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Pediatric Speech Therapy

Gayle Morris M.S. CCC discusses the Weill Cornell Medicine Pediatric Speech Therapy Program. She shares on speech pathology and how people commonly communicate. She also gives an overview on causes of stuttering and advances in early intervention. Finally, she recommends ways that speech therapy can help children develop better language skills and gain more self-confidence.

Click here to make an appointment with Gayle Morris
Pediatric Speech Therapy
Featured Speaker:
Gayle Morris, M.S. CCC,
Gayle Morris, M.S.,CCC, has been a licensed speech-language pathologist for approximately 25 years in the hospital and university settings. She obtained her Bachelor’s Degree from the University of Michigan, Ann Arbor and her Master’s Degree from Teachers College, Columbia University. 

Learn more about Gayle Morris, M.S. CCC,

Melanie Cole (Host): Welcome to Kids Health Cast by Weill Cornell Medicine. I'm Melanie Cole and today we're discussing the field of Speech Pathology. Joining me is Gayle Morris. She's the Senior Licensed Speech Language Pathologist at Weill Cornell Medicine with over 29 years in the field. Gayle, it's such a pleasure to have you join us today. Tell us a little bit about Speech Therapy and some conditions that would lead a parent to really seek it for their child.

Gayle Morris, M.S. CCC Guest): Hi Melanie. Thanks so much. It's great to be here. It's a very good question. And it's a broad question and it has a broad answer. We actually treat so many different speech, language, voice, communication, feeding issues. I mean, it's really a tremendous breadth in our field. So, if I can give you some examples of typical issues that parents might be concerned about, sometimes parents are concerned that their kids aren't speaking.

So, when should a parent be concerned? Well, we look back at the different developmental milestones, right? So, kids at about six months, they start to babble. At about a year, that's when the first words emerge. At about 18 months, they start putting together two words. At about two, they start phrases. At about three they're speaking in sentences, and then four and five, we should understand almost everything kids say, but when does a child usually come in to see me? I would say, if they're not speaking, usually by 18 months, you want to actually start with a conversation with your pediatrician. And then the pediatrician sort of has a checklist on does the child understand certain things?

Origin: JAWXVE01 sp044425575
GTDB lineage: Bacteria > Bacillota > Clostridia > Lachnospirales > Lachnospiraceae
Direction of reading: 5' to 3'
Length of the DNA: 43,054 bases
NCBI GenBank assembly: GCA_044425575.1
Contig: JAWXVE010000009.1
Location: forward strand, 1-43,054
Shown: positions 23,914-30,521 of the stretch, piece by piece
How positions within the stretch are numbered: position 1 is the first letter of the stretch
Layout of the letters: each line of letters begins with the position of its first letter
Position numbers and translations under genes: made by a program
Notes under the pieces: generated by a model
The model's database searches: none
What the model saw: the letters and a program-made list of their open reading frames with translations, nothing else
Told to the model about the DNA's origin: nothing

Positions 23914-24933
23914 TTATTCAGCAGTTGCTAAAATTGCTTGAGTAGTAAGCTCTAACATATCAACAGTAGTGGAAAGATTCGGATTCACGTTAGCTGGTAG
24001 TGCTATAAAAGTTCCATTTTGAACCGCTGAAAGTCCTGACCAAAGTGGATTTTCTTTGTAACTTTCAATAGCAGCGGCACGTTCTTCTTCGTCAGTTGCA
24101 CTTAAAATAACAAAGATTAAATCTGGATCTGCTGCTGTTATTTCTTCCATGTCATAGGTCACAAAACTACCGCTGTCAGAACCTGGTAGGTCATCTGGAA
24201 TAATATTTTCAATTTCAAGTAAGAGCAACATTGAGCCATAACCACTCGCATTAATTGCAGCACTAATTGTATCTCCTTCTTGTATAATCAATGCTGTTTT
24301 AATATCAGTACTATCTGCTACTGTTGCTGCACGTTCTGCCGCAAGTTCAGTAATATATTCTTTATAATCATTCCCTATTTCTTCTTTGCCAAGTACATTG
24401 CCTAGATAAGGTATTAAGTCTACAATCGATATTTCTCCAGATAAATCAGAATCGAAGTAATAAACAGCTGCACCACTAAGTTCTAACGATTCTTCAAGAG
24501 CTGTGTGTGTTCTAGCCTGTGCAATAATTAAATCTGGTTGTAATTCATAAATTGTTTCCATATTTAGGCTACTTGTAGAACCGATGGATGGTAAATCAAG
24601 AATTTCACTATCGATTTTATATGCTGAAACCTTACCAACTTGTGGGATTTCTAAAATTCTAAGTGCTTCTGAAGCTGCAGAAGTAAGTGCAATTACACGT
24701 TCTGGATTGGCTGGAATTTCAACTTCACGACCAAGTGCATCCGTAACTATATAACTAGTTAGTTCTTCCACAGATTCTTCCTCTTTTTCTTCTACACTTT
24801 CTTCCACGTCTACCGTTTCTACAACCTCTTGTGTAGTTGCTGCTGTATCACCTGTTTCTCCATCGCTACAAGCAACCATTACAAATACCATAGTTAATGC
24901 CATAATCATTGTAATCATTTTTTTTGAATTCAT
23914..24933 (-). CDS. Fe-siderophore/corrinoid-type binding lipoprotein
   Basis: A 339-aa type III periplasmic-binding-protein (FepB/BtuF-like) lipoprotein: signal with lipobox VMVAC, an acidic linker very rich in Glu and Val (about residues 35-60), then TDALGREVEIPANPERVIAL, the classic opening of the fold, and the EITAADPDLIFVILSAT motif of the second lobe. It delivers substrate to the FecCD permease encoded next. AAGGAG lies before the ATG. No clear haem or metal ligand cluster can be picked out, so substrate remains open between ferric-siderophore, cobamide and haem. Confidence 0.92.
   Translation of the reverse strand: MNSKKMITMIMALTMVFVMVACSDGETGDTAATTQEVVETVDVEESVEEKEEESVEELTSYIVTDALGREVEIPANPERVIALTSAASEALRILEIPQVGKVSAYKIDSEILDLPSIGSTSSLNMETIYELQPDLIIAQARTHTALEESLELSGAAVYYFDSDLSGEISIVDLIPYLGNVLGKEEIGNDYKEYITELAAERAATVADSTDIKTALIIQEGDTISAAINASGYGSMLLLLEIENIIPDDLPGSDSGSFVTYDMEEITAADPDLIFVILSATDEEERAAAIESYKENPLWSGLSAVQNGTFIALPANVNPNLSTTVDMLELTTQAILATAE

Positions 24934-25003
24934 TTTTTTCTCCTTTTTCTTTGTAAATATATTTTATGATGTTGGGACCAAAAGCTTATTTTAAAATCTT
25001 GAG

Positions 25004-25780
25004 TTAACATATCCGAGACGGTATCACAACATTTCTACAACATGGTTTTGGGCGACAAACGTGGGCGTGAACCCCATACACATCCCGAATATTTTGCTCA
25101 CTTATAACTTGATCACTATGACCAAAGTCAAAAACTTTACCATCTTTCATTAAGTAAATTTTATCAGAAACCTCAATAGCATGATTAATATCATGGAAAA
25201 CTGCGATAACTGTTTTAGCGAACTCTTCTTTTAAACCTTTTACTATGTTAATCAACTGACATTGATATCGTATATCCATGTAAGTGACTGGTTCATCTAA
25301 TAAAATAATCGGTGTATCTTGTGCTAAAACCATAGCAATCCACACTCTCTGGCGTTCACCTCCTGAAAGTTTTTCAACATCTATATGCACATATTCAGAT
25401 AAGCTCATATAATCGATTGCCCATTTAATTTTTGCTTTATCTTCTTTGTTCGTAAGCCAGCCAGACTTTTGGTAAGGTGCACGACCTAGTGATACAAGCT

Are they having difficulty with certain things? So, then we sort of want to look at whether or not a child, you know, is following directions and understands most of what's going on in their environment. So, there's actually so many different disorders that I could speak about, but that's just a general idea of a guideline of maybe when we might be concerned about getting a kid in to see a Speech Therapist. Of course, other things come up, like if a child begins to stutter or something like that.

Host: And so we're going to get into that. And as a parent who did early intervention, which is just wonderful, parents listening, because my daughter wasn't speaking and early intervention helped her with a Speech Pathologist. And now of course at 18, wow. Who even remembers that long ago. Tell us about stuttering, Gayle. What is it? Because people don't really understand it. The president of the United States had this issue. Tell us a little bit about what this is.

Gayle: Well, it can be a little complex when you think of the actual definition, but when I just try to give an explanation to a parent or a child and even some adults that I treat, I basically tell them that it's a stoppage of air somewhere in the system. Somewhere in our respiratory speech system when the two come together right, there's a block somewhere. So, it's sort of like things are out of sync. So, is that block in the vocal tract area, is it in the mouth? So, it's really a stop of air somewhere in the system. And for kids, it can be something that just occurs during development and a developmental disfluency, which can be common. Years ago and as you mentioned, I've been in this field for almost 30 years, at the beginning of my career; pediatricians, speech therapists used to have a wait and see kind of attitude.